Ulster People: Mark your calendars! This one is for us!
A public hearing has been scheduled for Proposed Local Law No. 5 of 2019, the “Food Waste Prevention and Recovery Act”, on Thursday, October 10, 2019 at 6:15 PM at the Ulster County Office Building, 6th Fl., 244 Fair St, Kingston.
Please come and make your voices heard!
Food Waste, you say? What’s the big deal?
Americans waste a lot of food–about 133 billion pounds a year. That’s roughly a third of all the food produced in the U.S. While most people understand what a tragedy it is to waste so much food when there is so much hunger, what many fail to understand is that throwing food away contributes to another global crisis: climate change.
When food ends up in landfills and rots, it produces huge quantities of methane–maybe not as much as cars or cows, but it’s in third place. Methane is about 30 times more potent than carbon dioxide as a heat-trapping gas.
So, YES, it is a big deal. We all stand with Greta Thunberg when she says, “Right here, right now is where we draw the line.” Right? Well, the “Food Waste Prevention and Recovery Act” is about large-scale composting, and composting wasted food reduces the environmental pollution that contributes to global climate change. It also saves money.
NO, composting food scraps will not solve global climate change–or even the problem of what to do with the rest of our garbage when the Seneca Meadows landfill closes in 2025–which is also a big deal. But one thing at a time. Requiring large-scale producers of food waste to compost is a start. And it’s a line we can draw now.
Ulster County is Ready!
Visionary environmentalists in Ulster County have been composting here for decades. Mohonk Mountain House, for example, has modeled stewardship of its natural resources by composting tons of consumer food waste every month and using the end-product to fertilize it’s famously spectacular gardens. Similarly, the Frost Valley YMCA has operated what was, at its inception in 1990, one of the few institutional food waste composting systems in the entire country. The facility serves 30,000 guests annually, composting all of the food waste for use in the camp’s greenhouses. That same year, New York State’s Department of Corrections began a composting program which 30 years later employs up to 1100 inmates at 29 state facilities. Aside from savings in transportation and tipping fees and methane reduction, the program provides relevant and productive inmate work experiences.
In 2012, the Ulster County Resource Recovery Agency (UCRRA) began an organics recovery pilot program to create an alternative to landfill disposal of food waste. Before the program began, the County was sending 20,000 tons (40,000,000 pounds) of food waste every year to the Seneca Meadows landfill, 250 miles away. In the last 3 years of operation,
- 7859 tons or organics have been composted,
- $809,498 in tipping fees have been saved,
- 224 tractor trailer transports didn’t make the 250 mile run, and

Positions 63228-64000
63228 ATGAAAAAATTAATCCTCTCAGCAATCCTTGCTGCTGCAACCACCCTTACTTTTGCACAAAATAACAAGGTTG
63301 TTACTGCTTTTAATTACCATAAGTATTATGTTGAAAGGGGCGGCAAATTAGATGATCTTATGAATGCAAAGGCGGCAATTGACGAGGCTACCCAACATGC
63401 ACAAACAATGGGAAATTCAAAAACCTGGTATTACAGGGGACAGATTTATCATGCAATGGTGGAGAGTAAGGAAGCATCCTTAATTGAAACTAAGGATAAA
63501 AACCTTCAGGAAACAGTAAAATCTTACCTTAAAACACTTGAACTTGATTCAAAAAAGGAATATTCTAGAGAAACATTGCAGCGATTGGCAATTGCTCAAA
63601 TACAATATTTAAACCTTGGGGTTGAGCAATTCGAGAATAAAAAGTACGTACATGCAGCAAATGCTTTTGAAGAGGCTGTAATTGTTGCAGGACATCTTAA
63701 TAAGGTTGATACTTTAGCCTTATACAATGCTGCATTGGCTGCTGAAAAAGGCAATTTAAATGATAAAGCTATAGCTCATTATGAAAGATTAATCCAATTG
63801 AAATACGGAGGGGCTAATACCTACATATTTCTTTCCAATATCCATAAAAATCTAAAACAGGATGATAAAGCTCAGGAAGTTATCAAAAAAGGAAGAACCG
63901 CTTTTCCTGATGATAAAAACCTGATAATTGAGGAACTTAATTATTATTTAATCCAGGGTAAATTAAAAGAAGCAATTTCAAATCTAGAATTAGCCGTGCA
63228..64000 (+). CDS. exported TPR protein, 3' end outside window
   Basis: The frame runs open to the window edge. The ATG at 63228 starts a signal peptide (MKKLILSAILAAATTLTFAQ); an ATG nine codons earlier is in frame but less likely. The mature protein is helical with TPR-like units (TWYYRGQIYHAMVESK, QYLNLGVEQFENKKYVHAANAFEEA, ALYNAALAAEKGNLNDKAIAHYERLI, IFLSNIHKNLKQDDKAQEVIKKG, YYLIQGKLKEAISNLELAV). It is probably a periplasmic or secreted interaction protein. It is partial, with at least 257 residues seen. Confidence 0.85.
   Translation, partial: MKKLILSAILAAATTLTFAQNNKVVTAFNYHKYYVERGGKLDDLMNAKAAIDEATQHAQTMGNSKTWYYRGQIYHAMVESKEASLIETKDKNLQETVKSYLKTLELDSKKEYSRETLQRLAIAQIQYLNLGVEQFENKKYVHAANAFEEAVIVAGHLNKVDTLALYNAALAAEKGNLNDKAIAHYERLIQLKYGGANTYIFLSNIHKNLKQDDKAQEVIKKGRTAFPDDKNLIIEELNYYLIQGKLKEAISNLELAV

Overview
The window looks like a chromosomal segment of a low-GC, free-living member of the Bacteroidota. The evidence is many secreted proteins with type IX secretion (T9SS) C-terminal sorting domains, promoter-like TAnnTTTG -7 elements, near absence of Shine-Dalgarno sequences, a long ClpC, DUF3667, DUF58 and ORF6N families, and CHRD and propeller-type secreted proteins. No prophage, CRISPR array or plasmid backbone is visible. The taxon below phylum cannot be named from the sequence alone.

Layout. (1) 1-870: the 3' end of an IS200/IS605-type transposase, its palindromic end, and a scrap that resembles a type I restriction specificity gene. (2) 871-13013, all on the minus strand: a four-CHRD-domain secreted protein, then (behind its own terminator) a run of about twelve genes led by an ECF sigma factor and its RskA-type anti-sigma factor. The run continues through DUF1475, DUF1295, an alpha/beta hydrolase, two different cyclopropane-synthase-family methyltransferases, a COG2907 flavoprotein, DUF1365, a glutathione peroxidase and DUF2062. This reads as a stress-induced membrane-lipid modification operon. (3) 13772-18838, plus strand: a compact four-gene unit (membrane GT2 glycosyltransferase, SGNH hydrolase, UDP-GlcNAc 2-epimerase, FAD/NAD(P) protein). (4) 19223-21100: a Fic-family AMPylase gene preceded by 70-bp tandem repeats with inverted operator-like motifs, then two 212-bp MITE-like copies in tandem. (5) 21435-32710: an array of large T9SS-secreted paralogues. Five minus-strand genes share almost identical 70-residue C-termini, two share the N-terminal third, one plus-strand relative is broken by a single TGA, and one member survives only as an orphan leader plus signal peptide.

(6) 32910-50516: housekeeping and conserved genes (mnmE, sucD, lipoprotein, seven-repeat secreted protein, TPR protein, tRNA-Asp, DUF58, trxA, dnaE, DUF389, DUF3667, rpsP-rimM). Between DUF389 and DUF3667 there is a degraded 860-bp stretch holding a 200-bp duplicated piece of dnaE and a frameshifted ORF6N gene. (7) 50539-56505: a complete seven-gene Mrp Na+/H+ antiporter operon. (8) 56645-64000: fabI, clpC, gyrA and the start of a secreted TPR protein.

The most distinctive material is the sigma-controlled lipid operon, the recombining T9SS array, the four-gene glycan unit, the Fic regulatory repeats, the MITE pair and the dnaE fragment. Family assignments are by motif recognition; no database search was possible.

- 21,280 gallons of diesel fuel was saved.
These programs, and others like them, including Greenway Environmental Services and the Community Composting Company, are already up and running in Ulster County. They have demonstrated the practicality and economic feasibility of mandatory county-wide composting for large food waste producers. They have reduced the cost of disposal and transport, reduced greenhouse gas emissions, and created an end product that improves soil quality and carbon sequestration, reducing the need for chemical fertilizers and pesticides. They demonstrate that Ulster County is ready to take this on.
Once Again, We Are Ahead of the Curve
Ulster County’s Climate Smart Commission already encourages local businesses to participate in composting programs as part of its new Green Business Challenge, but participation has been voluntary. That is going to change in 2022 when a new state law (S1508C) goes into effect requiring businesses producing two tons of food waste per month to compost.
But it could happen sooner in Ulster County.
The “Food Waste Prevention and Recovery Act” would take effect in 2020. We would be two years ahead of the game. The State law exempts healthcare facilities, schools and businesses more than 25 miles from a composting facility (the vast majority). Our law would apply to all businesses in the County that produce 2 tons of food waste a month, and it will eventually cover even smaller generators, making the transition to the State law requirements far easier.
Ulster People Make a Difference! Let’s Make This Happen!
As with the plastic bag and straw legislation, Ulster County has yet another opportunity to set the environmental standard for Albany and other NY Counties.
Showing up for public hearings is one of the most effective ways Ulster People can show our support for those legislators who support our progressive platform. It is an effective way to make our aspirations and our concerns visible to our legislators– and make sure that our voices have been heard by the County Executive when this legislation lands on his desk.
Please show up on Thursday, October 10th!
Tell our legislators that right now is where we draw the line!
It’s definitely worth an hour of your time.
Be a compost champion!